We can dance if you want to! The enduring appeal of ‘The Safety Dance’


”We can dance if we want to, We can leave your friends behind”. A slow burn success – Safety Dance was a minor hit in Canada becoming a global success six months after its release in the US.  The song remains popular today but what lies behind its enduring appeal?

By Bev Cleary

If you are of a certain age, you might remember a jolly little song by a new age synth/punk band about safety and dancing which took the early 1980s international pop scene by surprise.

It was called Safety Dance and it was made famous by the Canadian-based band, Men Without Hats.

It was ‘covered’ by TV host Jimmy Fallon & The Roots this year, the latest in a long line of covers by everyone from the Glee cast, Crazy Frog, Rufus Wainwright, Ninja Sex Party to music producer and musician Ross Alexander.

Different versions have also been featured on top TV shows such as Grey’s Anatomy, South Park and Family Guy; movies including Hot Tub Time Machine (2010) and Sing (2016), and games such as the Playstation 2’s Activision Anthology.

It was a top 10 hit in some 20 countries around the world and earned the band who penned and performed it, a coveted music award Grammy nomination.

Now, thanks to the Coronavirus pandemic, Safety Dance, by Men Without Hats, may appear to have more relevance today than it has ever had.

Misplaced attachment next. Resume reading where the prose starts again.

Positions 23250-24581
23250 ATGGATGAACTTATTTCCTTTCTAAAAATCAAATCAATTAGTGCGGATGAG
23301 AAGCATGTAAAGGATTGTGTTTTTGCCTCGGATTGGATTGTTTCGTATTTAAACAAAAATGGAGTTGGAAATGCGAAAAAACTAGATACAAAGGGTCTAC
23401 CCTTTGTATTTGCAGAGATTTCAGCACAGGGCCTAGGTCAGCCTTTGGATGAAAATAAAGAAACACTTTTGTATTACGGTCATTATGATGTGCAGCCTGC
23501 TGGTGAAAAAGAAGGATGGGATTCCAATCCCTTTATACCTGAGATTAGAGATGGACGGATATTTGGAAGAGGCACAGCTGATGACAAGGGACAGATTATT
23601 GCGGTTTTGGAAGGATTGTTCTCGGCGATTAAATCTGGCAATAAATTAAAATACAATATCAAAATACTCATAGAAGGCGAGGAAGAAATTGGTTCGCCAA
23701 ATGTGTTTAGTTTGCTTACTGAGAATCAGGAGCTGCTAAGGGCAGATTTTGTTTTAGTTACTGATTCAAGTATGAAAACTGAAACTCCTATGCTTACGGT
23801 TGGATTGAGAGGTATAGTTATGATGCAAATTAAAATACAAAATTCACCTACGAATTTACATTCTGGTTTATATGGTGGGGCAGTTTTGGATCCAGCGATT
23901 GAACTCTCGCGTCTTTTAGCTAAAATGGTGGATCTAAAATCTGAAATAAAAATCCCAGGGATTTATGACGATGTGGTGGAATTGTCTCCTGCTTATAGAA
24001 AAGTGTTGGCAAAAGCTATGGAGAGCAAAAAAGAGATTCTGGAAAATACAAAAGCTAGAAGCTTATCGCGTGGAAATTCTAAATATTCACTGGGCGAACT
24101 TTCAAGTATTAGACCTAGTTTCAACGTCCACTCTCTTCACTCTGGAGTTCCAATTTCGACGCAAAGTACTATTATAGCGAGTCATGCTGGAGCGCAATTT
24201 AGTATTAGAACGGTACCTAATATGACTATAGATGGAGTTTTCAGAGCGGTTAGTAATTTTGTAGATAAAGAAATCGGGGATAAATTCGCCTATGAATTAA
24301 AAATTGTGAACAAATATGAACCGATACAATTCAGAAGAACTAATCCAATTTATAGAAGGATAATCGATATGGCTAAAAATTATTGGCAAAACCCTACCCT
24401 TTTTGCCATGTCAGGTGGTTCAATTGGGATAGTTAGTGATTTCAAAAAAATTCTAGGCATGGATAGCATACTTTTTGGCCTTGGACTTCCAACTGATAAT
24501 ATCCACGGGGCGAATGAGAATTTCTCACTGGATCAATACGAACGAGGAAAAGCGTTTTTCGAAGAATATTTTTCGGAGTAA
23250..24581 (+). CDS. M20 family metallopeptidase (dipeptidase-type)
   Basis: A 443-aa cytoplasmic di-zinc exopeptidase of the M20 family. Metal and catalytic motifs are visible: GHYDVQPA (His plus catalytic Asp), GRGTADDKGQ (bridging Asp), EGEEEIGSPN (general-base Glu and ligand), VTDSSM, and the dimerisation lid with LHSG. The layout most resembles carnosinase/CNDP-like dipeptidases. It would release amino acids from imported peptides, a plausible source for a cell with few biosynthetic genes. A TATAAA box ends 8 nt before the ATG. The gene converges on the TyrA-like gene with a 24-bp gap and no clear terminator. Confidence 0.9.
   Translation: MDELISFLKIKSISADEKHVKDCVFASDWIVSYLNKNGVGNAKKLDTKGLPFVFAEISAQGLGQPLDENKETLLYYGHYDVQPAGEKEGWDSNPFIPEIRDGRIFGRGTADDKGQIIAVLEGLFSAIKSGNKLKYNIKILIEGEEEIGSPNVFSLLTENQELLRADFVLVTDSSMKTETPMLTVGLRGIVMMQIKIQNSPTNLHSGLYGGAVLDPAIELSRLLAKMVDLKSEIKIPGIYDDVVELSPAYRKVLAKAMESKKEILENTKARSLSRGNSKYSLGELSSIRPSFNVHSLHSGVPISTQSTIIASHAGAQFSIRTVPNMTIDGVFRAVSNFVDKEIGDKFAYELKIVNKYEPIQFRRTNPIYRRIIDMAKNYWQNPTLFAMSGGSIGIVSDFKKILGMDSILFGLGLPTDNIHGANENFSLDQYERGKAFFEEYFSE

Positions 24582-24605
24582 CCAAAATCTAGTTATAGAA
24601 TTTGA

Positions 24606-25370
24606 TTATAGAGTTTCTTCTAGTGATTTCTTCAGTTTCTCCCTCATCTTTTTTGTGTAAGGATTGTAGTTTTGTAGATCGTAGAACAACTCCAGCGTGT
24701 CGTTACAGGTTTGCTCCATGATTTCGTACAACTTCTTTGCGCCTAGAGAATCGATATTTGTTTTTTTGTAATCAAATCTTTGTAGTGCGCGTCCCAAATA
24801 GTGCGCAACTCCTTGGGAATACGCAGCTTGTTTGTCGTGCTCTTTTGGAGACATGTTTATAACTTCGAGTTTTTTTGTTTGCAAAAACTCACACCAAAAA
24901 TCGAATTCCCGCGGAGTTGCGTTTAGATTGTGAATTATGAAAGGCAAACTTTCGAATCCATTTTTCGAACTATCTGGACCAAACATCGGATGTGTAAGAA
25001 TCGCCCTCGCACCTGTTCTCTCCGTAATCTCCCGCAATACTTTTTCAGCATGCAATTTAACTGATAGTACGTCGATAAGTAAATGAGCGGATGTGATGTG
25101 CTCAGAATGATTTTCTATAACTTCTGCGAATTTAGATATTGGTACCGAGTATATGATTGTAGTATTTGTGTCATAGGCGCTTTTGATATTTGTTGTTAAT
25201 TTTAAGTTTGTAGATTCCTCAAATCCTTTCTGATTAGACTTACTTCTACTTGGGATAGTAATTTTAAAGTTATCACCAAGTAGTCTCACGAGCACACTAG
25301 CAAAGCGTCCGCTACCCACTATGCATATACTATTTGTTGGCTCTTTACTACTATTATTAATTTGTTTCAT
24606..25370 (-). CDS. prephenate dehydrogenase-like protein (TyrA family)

But could it ever have been about dancing social distance style?

Fallon and The Roots performed their own entertaining version of the early 1980s anthem Safety Dance, in April this year, using homemade instruments as part of the ‘One World: Together At Home’ concert.

The event was set up to support the World Health Organisation (WHO) and workers on the frontline of the Coronavirus pandemic, some of who made cameos in the accompanying video.

Arguably, Fallon and his band members couldn’t have chosen a song with a more appropriate title for our present situation.

With its rather ambiguous title, Safety Dance, has puzzled many music fans over the last four decades and there is still some debate about the real meaning behind the lyrics.

It hasn’t helped that the track, released nearly 40 years ago, has a rather unusual and whimsical video to match, which only adds to the mystery.

It has been suggested that the song may be referring to anything from safe sex to a metaphorical nuclear war!

Actually, the track and its lyrics were written by the lead singer of the band who performed and made it famous nearly four decades ago. They were, and remain, Men Without Hats.

Recently, Men Without Hats’ Canadian front man Ivan Doroschuk revealed that the song simply refers to what he describes as his ‘pogo’ dancing in clubs during the early 1980s.

It was a time when disco music was losing the battle for continued popularity and New Romanticism was about to replace it. According to Doroschuk, the ‘pogo’ dance was something he did whenever he was at a club which played Blondie’s ‘Heart of Glass’ or Rock Lobster by the B52s.

‘Pogo’ dancing became popular during the early New Romantics musical era and the end of Punk.